Our IT infrastructure is compliant with the AIS program and receives weekly Indicators of Compromise (IOC) through polling the DHS AIS server and receiving their latest threat feeds.
These threat feeds, better known as “Indicators of Compromise” (IOC) are defined as information that describes or identifies:
Malicious reconnaissance, including anomalous patters of communications that appear to be transmitted for the purpose of gathering technical information related to a cybersecurity threat or security vulnerability;
A method of defeating a security control or exploitation of a security vulnerability;
A security vulnerability, including anomalous activity that appears to indicate the existence of a security vulnerability;
A method of causing a user with legitimate access to an information system or information that is stored on, processed by, or transiting an information system to unwittingly enable the defeat of a security control or exploitation of a security vulnerability;
Malicious cyber command and control
The actual or potential harm caused by an incident, including a description of the information exfiltrated as a result of a particular cybersecurity threat;
Any other attribute of a cybersecurity threat, if disclosure of such attribute is not otherwise prohibited by law; or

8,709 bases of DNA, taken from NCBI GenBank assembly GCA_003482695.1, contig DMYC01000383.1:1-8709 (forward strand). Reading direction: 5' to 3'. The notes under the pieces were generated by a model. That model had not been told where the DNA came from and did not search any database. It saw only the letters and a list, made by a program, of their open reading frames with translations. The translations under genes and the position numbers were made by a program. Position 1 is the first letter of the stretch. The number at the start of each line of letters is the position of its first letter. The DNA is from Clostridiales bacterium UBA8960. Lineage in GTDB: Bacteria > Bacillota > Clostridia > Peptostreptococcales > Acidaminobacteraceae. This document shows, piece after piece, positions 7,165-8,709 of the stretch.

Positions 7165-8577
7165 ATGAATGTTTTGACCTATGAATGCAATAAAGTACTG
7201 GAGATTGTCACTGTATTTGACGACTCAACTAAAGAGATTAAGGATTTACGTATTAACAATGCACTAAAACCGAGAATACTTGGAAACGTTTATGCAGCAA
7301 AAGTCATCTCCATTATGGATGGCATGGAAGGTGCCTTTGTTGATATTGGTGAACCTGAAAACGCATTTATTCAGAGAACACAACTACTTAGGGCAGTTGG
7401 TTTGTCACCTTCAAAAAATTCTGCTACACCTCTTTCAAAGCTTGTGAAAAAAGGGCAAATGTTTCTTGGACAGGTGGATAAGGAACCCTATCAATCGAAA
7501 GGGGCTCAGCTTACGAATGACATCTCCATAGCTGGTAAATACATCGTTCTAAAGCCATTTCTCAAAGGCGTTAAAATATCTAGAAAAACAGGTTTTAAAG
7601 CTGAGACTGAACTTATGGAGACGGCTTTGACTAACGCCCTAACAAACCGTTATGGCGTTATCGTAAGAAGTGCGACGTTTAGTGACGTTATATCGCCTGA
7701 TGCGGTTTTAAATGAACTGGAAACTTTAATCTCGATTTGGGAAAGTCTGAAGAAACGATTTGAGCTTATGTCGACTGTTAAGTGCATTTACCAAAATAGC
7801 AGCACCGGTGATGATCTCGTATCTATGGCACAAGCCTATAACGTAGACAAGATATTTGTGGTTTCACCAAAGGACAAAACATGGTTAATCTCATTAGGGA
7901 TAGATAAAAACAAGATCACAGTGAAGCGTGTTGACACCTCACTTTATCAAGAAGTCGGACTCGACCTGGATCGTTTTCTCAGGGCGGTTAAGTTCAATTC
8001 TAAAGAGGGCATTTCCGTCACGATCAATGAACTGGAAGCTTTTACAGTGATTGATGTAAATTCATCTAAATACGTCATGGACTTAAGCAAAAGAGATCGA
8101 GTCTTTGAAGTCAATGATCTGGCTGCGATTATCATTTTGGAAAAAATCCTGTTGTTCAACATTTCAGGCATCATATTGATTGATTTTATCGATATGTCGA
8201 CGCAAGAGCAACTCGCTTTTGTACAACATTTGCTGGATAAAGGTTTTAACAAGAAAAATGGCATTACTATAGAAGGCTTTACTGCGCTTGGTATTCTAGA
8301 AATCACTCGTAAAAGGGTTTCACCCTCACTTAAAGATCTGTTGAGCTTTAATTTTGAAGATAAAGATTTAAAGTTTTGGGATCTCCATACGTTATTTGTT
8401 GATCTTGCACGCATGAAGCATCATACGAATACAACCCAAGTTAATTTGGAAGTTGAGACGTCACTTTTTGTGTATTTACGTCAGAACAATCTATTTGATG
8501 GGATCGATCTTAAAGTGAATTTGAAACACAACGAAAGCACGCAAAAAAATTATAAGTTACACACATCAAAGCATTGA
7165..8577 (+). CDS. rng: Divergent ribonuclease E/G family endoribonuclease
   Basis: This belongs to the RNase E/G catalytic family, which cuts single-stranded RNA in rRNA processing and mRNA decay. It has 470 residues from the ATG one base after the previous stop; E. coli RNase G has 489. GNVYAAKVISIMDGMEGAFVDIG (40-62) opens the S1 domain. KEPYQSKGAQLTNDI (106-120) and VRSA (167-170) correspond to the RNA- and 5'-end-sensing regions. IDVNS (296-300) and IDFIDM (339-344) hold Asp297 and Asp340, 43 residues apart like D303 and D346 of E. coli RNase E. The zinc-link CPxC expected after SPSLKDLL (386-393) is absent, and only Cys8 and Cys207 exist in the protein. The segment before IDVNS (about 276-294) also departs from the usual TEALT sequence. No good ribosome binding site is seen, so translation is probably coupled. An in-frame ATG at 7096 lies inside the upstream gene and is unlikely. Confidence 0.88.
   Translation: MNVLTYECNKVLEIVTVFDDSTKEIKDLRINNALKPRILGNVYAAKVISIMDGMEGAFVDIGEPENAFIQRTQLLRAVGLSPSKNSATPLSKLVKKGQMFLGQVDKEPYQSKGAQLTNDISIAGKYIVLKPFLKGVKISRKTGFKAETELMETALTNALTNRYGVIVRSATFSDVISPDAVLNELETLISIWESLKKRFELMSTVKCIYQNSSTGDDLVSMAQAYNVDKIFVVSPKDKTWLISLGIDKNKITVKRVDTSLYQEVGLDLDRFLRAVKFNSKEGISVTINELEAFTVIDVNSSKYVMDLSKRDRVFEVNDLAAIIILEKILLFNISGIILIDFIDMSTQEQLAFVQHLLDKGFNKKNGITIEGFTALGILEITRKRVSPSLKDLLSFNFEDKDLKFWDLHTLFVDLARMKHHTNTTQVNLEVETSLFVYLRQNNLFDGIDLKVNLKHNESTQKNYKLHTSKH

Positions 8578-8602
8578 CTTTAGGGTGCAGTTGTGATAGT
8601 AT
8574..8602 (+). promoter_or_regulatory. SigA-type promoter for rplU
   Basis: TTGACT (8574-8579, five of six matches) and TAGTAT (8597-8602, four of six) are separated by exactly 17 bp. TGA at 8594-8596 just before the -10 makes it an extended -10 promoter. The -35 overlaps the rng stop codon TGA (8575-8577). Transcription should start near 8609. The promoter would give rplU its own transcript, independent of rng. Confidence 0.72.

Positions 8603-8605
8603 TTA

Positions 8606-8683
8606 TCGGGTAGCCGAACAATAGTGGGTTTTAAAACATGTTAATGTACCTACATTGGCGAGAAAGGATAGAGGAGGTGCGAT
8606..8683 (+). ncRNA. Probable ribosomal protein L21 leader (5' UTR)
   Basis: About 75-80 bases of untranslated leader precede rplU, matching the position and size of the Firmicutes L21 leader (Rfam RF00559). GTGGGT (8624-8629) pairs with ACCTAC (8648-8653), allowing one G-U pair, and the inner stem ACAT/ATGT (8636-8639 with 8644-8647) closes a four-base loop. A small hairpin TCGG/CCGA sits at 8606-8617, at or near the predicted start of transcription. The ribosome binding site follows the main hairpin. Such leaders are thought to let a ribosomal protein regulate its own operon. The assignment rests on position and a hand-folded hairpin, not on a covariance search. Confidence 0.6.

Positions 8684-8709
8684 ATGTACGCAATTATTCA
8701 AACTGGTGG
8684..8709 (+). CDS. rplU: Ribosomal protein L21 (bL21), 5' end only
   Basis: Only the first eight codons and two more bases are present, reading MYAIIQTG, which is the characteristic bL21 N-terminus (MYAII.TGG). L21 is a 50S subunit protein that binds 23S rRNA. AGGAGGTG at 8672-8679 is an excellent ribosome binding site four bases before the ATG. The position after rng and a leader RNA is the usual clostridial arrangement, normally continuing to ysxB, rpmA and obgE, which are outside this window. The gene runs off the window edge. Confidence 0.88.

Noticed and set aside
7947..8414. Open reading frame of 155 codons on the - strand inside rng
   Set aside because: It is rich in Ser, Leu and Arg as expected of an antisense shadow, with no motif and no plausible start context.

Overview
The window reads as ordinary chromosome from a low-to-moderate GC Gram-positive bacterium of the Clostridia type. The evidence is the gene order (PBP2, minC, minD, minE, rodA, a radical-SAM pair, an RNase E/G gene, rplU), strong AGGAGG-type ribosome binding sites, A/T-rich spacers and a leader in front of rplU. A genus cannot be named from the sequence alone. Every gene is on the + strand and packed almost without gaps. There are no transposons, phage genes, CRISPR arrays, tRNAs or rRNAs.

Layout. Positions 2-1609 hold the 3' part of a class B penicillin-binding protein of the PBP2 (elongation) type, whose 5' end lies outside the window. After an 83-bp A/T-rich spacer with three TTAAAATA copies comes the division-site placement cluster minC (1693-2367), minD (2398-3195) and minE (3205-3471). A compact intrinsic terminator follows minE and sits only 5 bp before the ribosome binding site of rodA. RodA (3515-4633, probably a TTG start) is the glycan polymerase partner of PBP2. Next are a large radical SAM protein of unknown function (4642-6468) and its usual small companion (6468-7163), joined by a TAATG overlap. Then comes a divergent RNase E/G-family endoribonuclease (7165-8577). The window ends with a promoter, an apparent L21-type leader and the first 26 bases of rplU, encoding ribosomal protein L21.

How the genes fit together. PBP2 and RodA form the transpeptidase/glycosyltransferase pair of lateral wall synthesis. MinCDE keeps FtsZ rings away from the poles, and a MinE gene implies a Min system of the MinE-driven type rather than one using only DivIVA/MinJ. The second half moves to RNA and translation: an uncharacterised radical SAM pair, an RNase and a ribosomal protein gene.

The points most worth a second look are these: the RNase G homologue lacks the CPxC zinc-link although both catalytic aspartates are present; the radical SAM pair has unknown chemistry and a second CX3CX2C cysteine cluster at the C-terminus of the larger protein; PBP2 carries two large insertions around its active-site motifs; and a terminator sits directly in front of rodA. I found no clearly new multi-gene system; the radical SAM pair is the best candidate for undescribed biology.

Any combination of the above.
These indicators can be used to block or prevent malicious actors from stealing your data, damaging systems and IT infrastructure or holding your systems hostage via ransomware. Downloading and screening these indicators for your use, or leveraging a Threat Intelligence platform will provide your organization an added security protection.
How it Works:
NCSS participates with the DHS National Cybersecurity and Communications Integration Center (NCCIC), in the AIS program, which allows bidirectional sharing of cyber threat indicators. The NCSS has built the technical capability to exchange indicators machine-to-machine with DHS. The NCSS polls the DHS server weekly and downloads the IOCs, and NCSS members can receive these indicators and use them in their own network defense efforts.
NCSS members who share indicators through our incident reporting portal, will not be identified as the source of the indicators. Sharing incident data via the NCSS portal, provides your company data breach protection from litigation and liability actions as defined by the Cybersecurity Information Sharing Act of 2015.
NCSS members who opt in for this free service will have to build their own technical capability to receive the IOCs. Additionally, you will have to validate and vet the indicators you receive from the feed, because DHS’s doesn’t pre-screen these indicators. Their goal is to share the data as quickly as possible, so speed is the driver. As an example, included in the broadcast are indicators for the oil and gas industry, that might not have applicability to your specific industry. So using a filter, your team can filter out the non-applicable indicators. Once screened, your team could load the IOCs to your firewall in order to block malicious activity.
Another approach your company could consider is to use a Threat Intelligence Platform to receive and vet the indicators. Several products on the market include: